Tuesday, 26 April 2016

My Budgetary Metrics Explained

Okay, so apparently my last entry was a bit confusing when talking about my budget, so today I will go over how I measure my financial health.

First of all, I expect to pay all of my bills within that exact paycheque. That means that my budget must balance, or be in a surplus situation. This is the cornerstone of my financial health, as in only spending less than what I make. 

Second of all, I expect that my bank balance stays at or above $1000.00 at all times. This means that at no point during my payday cycle (The length of time from one payday to the next) is my bank balance allowed to drop below $1000.00.

I also expect that my credit cards are paid off at each payday and that any bills are paid right away. The predetermined savings plan is untouchable and unalterable, that money goes into the Long Term Savings Account like clockwork.

So this has led me to having to dip into my contingency fund and run a deficit for this payday and the next one. Why? Simple, three large bills in quick succession: one that I gave to myself and two that came to me. 

The first bill was Wanda’s tires that needed to be replaced. The second was my decision to put an extra $500.00 into the Long Term Savings Account. Why? Well this way, come the end of December, I will have put in $1500.00 into that account each month. The last bill is Wanda’s insurance (due early next month).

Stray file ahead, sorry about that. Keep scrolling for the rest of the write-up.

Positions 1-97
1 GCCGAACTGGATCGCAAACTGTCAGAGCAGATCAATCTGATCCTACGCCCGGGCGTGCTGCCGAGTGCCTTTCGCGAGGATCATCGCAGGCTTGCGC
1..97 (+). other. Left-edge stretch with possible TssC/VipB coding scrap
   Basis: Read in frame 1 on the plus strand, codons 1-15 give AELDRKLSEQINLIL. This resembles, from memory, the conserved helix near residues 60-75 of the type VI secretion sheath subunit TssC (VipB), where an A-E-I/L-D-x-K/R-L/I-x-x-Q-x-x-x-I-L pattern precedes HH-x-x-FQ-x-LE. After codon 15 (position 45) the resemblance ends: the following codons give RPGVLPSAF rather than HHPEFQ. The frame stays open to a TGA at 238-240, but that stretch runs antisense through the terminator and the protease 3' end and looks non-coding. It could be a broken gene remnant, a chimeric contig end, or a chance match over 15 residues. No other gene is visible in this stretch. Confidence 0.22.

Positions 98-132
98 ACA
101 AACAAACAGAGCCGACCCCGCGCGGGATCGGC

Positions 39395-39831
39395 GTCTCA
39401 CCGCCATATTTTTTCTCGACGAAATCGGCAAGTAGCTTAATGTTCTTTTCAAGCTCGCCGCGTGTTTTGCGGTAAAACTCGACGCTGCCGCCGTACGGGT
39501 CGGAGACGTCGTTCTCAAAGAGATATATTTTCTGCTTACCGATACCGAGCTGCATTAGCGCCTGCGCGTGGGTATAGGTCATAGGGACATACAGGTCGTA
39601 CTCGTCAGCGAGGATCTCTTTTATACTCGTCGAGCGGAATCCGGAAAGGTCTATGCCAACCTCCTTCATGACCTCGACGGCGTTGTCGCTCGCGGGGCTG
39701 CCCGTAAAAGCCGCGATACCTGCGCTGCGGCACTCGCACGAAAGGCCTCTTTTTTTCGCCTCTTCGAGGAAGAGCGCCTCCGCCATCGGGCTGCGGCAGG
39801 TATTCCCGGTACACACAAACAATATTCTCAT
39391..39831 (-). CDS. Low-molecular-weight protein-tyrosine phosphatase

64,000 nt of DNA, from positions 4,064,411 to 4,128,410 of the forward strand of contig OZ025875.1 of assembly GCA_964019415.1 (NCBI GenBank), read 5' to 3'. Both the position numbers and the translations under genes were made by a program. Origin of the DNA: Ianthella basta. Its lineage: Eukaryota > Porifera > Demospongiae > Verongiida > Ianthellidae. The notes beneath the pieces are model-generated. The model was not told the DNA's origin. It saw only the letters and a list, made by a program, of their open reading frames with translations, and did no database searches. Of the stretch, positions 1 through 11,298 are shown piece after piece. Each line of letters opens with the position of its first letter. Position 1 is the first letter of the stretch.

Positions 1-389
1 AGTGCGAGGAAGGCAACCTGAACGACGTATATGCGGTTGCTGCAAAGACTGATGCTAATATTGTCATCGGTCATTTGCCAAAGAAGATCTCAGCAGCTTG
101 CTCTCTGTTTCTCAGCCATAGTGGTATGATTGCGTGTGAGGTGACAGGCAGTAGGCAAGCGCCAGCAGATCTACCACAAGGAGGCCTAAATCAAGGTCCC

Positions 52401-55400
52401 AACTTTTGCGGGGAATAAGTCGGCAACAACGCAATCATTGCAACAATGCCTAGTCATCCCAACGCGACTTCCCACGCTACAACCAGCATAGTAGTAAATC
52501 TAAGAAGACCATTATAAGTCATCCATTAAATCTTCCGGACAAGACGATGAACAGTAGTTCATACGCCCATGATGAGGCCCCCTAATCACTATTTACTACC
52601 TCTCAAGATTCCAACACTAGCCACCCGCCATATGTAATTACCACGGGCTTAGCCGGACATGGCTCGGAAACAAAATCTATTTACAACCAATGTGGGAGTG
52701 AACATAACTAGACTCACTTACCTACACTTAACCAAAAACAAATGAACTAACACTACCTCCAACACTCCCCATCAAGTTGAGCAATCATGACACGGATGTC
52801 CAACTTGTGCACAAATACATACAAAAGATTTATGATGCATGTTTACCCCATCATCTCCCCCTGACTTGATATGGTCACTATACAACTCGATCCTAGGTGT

So, all told I will be down to just over half-way into my Personal Overdraft once all this is said and done. At least my bills are paid and my savings plan is on track. So while it feels bad, and it should, my bills are paid, my savings is continuing and my credit cards are still at a zero balance.  All in all, I am doing okay, I could be doing better. 

One thing to remember is that most of my spare money goes straight into that Long Term Savings, where I don’t touch it. It is for my future, that’s why. I can manage and deal with minor financial dust-ups, as long as that savings plan stays on track.

I have come to realize that unless I: 1) gain a large windfall, 2) gain a cash-flow-positive woman, or 3) just stick it out and pay off Wanda now, that I will be paying for Wanda for a very long time. So while a house or cabin now would be nice, it is not wise, cash-flow wise.

As always: Keep your head up, your attitude positive, and keep moving forward! 

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